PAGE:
later was accused of stabbing his wife to death
and killing a man in a car crash.
“Oregonians deserve a government that is
transparent to the fullest extent permitted by law,”
Brown said in a statement last week. “No one requesting public records should be
at risk of being sued by a state agency. I believe that the public is best served by
bringing this matter to an end now rather than after a lengthy and costly litigation.”
Governments across the country are testing their limits and trying to silence
media and keep important information from taxpayers and citizens. It’s a good
sign when the Oregon governor and attorney general both work to get public
information in the hands of the public.
Unsigned editorials are the opinion of the East Oregonian editorial board of publisher
Kathryn Brown, managing editor Daniel Wattenburger, and opinion page editor Tim Trainor.
Other columns, letters and cartoons on this page express the opinions of the authors and not
necessarily that of the East Oregonian.
My most unpopular idea:
Be nice to Trump voters
hen I write about people
around the country. To win over Trump
struggling with addictions or
voters isn’t normalizing extremism,
homelessness, liberals exude
but a strategy to combat it.
sympathy while conservatives respond
Right now, 68 percent of partisan
with snarling hostility to losers who
legislative chambers in the states
make “bad choices.”
are held by Republicans. About 7
When I write about voters who
percent of America’s land mass is in
supported President Donald Trump,
Democratic landslide counties, and
it’s the reverse: Now it’s liberals who
Nicholas 59 percent is in Republican landslide
respond with venom, hoping that
Kristof counties.
Trump voters suffer for their bad
I asked the people I interviewed
in Oklahoma why they were sticking
“I absolutely despise these people,”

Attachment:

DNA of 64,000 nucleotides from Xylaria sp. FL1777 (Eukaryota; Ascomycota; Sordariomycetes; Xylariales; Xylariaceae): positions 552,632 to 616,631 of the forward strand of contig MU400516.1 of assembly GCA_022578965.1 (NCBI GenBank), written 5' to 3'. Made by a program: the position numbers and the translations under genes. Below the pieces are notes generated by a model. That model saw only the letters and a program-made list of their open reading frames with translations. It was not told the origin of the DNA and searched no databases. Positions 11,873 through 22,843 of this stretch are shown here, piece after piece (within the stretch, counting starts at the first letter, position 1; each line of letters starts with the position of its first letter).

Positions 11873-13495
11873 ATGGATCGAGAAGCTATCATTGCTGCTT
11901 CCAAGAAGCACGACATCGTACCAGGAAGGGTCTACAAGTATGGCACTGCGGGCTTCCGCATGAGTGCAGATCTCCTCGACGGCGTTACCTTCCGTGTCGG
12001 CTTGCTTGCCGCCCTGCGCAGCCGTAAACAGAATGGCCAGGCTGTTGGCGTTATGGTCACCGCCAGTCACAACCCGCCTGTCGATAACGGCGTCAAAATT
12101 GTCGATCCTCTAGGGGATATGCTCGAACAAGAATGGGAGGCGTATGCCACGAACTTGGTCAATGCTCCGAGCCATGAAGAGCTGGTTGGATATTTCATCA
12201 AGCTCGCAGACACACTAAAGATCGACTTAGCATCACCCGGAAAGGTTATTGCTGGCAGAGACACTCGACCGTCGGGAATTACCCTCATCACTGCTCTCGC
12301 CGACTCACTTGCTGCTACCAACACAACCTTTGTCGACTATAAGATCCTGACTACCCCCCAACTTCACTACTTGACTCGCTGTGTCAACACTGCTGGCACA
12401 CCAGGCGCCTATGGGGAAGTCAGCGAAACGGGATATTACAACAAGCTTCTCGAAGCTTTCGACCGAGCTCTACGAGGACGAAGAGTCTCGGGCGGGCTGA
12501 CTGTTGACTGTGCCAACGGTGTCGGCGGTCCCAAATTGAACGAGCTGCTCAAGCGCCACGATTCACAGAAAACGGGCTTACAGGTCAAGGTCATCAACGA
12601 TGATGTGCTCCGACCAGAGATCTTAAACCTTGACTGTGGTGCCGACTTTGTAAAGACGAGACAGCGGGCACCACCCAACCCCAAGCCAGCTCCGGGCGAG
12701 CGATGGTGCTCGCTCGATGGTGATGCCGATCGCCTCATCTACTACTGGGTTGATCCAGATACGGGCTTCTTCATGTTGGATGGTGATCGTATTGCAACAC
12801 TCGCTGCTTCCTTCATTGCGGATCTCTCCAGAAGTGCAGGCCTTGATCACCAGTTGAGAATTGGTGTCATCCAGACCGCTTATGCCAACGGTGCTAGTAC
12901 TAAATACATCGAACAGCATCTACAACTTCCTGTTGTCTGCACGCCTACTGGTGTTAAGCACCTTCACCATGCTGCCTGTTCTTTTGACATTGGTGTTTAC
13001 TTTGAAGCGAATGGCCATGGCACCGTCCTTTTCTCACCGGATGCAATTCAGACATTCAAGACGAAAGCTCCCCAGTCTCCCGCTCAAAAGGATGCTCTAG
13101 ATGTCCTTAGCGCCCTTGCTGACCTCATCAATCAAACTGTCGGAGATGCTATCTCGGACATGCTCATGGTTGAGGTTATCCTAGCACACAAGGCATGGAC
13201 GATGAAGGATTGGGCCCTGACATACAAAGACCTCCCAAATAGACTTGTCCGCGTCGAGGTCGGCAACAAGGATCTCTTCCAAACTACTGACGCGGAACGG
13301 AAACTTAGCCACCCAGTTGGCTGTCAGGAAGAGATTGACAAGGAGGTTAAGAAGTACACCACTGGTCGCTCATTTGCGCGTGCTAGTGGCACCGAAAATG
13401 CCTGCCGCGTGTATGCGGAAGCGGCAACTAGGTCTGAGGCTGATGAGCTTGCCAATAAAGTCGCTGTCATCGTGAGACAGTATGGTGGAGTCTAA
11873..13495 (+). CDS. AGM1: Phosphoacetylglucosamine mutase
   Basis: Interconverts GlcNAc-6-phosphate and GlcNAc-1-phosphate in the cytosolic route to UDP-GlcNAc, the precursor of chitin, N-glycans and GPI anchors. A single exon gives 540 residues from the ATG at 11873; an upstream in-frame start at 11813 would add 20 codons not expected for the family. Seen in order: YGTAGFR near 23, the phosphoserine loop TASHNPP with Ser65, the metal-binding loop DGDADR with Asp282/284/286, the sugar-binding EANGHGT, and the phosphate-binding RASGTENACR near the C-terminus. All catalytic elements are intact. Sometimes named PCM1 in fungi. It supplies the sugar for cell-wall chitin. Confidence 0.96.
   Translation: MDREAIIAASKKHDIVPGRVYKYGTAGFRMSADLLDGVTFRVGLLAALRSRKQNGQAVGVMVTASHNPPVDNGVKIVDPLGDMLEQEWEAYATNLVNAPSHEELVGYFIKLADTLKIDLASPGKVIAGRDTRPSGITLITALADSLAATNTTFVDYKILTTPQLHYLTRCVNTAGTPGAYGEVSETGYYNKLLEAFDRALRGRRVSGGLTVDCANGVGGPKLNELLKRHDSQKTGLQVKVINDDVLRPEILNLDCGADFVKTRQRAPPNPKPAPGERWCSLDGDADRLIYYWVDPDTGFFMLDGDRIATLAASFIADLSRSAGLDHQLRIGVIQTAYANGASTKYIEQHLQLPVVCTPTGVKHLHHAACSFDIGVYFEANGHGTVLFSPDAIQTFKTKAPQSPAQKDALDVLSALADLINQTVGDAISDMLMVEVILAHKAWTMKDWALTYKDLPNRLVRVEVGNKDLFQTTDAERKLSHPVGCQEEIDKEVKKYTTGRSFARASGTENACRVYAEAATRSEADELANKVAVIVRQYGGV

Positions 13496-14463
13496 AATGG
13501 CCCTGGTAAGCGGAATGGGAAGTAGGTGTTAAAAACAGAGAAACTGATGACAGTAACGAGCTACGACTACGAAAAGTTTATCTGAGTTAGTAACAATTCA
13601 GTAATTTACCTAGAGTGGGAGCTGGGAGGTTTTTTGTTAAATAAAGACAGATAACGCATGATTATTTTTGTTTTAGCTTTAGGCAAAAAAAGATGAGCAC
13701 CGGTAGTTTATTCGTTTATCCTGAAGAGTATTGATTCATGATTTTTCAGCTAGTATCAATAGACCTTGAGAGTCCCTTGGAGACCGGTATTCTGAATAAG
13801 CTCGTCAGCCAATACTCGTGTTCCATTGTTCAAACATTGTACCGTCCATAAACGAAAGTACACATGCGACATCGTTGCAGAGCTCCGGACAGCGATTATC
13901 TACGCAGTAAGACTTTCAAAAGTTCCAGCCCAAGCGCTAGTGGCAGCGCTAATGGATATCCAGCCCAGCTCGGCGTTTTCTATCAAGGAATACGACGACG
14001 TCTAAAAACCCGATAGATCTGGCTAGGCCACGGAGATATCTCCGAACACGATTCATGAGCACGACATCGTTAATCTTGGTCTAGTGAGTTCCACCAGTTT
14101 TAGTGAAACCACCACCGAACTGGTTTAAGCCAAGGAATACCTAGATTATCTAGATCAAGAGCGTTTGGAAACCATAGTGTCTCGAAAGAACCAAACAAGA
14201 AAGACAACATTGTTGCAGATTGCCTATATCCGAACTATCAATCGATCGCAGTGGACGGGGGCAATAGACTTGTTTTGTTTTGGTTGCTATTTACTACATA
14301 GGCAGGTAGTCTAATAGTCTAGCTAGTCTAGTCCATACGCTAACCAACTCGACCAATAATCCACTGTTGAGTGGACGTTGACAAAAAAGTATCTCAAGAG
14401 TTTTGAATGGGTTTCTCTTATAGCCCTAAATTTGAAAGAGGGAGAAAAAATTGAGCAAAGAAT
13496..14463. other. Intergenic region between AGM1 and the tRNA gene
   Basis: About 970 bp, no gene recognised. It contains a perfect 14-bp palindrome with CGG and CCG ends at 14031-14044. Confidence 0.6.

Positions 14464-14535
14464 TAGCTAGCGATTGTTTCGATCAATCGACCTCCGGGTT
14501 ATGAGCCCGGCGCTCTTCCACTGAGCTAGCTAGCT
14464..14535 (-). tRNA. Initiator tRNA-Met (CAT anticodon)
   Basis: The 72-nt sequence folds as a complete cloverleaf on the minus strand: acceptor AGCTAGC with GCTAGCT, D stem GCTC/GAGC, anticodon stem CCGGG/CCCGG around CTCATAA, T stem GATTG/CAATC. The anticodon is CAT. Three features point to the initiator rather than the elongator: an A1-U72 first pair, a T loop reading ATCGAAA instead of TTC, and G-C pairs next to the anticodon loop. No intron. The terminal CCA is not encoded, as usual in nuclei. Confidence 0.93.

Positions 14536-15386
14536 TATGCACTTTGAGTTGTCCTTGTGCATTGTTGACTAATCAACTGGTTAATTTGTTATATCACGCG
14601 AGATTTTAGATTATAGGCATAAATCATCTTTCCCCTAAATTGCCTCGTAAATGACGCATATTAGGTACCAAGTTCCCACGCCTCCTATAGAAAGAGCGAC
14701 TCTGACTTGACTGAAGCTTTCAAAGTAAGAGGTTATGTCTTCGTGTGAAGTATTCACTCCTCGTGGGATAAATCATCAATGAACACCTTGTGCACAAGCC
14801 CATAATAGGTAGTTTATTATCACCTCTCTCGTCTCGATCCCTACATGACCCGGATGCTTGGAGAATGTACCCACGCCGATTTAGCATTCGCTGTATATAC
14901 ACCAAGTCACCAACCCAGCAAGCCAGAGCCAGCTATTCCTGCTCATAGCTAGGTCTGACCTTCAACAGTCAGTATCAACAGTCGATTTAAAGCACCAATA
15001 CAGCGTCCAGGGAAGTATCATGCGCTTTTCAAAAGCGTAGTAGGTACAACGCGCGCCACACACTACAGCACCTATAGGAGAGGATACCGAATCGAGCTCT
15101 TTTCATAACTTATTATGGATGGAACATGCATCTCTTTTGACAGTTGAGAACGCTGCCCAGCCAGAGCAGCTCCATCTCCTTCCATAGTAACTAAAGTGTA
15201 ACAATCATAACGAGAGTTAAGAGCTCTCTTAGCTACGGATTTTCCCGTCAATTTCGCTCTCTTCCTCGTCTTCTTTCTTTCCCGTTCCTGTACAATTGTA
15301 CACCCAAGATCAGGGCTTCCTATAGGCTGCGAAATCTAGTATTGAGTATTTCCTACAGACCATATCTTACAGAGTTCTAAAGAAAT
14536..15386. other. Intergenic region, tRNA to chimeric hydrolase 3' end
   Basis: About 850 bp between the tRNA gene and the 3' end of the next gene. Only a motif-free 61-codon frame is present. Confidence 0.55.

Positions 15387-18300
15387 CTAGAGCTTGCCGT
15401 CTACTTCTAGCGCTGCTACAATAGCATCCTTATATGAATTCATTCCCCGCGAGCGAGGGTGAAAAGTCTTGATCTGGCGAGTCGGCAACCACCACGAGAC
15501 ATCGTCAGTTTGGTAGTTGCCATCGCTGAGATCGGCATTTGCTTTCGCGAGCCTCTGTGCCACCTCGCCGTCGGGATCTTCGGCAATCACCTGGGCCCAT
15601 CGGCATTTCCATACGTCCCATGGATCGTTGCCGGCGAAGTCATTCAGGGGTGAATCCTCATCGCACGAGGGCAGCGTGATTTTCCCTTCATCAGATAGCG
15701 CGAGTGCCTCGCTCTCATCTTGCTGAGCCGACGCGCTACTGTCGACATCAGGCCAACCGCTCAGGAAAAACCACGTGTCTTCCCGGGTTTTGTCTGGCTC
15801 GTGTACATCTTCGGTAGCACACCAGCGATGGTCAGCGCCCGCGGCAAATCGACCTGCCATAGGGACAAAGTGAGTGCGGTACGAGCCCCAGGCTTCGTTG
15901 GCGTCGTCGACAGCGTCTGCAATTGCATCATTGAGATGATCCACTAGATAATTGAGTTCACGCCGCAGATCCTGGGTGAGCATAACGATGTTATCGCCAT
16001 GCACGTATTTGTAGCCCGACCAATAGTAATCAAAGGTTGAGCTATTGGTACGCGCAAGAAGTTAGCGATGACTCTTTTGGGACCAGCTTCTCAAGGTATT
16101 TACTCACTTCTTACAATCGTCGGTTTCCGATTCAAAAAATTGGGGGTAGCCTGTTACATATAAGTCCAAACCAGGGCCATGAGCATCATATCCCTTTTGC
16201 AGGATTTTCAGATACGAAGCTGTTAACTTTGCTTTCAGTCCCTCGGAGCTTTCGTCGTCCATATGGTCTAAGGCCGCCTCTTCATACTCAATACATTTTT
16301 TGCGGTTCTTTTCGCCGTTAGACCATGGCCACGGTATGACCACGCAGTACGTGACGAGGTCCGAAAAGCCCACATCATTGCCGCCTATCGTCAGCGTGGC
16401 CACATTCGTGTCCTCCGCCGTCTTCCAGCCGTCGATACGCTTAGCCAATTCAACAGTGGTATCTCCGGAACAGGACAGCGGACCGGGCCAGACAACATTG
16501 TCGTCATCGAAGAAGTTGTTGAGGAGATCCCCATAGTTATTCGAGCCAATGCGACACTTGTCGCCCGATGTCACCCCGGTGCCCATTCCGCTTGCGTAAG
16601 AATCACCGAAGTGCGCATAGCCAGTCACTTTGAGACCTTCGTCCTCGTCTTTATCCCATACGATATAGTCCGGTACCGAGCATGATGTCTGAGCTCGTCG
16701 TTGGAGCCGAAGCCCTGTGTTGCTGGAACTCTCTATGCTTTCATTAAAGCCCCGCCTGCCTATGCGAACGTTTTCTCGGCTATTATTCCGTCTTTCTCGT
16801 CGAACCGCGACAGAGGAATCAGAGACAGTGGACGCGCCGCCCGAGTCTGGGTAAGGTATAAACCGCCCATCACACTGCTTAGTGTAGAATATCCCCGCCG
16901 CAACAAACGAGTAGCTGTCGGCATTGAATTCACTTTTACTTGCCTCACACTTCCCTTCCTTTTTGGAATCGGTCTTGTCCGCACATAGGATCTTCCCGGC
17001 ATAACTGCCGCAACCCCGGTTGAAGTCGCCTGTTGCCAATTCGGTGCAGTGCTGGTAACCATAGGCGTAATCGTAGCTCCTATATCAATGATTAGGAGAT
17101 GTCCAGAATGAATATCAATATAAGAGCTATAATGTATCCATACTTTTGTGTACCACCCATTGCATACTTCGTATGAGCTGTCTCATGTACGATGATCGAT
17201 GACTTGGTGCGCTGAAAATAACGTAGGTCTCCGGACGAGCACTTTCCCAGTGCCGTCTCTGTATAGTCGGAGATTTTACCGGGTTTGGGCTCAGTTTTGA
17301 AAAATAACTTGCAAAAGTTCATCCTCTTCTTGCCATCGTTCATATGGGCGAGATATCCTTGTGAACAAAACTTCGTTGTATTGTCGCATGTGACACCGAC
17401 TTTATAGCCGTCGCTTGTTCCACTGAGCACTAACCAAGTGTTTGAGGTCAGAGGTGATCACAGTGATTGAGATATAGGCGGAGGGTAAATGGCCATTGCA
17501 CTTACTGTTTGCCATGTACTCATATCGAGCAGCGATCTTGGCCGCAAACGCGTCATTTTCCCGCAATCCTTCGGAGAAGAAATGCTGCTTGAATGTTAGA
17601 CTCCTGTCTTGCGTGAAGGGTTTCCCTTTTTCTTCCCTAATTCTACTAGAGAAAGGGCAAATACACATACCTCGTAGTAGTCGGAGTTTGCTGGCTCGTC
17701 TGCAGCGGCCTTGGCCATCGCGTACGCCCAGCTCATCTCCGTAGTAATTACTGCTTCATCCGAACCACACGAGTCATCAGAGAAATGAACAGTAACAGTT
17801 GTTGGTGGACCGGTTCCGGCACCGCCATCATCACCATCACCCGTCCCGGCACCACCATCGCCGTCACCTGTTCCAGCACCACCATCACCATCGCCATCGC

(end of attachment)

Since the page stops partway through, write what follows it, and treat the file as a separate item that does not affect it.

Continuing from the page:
with Trump. There are many reasons
one woman tweeted at me after I interviewed
working-class conservatives vote against their
Trump voters. “Truly the worst of humanity.
economic interests — abortion and gun issues
To hell with every one of them.”
count heavily for some — but another is the
Maybe we all need a little more empathy?
mockery of Democrats who deride them as
I wrote my last
ignorant bumpkins. The
column from Oklahoma,
vilification of these voters is
highlighting voters who
a gift to Trump.
had supported Trump and
Nothing I’ve written since
now find that he wants
the election has engendered
to cut programs that had
more anger from people who
helped them. One woman
usually agree with me than
had recovered from a rape
my periodic assertions that
with the help of a women’s
Trump voters are human,
center that stands to lose
too. But I grew up in Trump
funding, another said that
country, in rural Oregon,
she would sit home and
and many of my childhood
die without a job program
friends supported Trump.
facing cutbacks, and so on.
They’re not the hateful
Yet every one of them was
caricatures that some liberals
still behind Trump — and
expect, any more than New
that infuriated my readers.
York liberals are the effete
“I’m just going to say it,” tweeted
paper cutouts that my old friends assume.
Bridgette. “I hate these people. They are
Maybe we need more junior year “abroad”
stupid and selfish. Screw them. Lose your
programs that send liberals to Kansas and
jobs, sit home and die.”
conservatives to Massachusetts.
Another: “ALL Trump voters are racist and
Hatred for Trump voters also leaves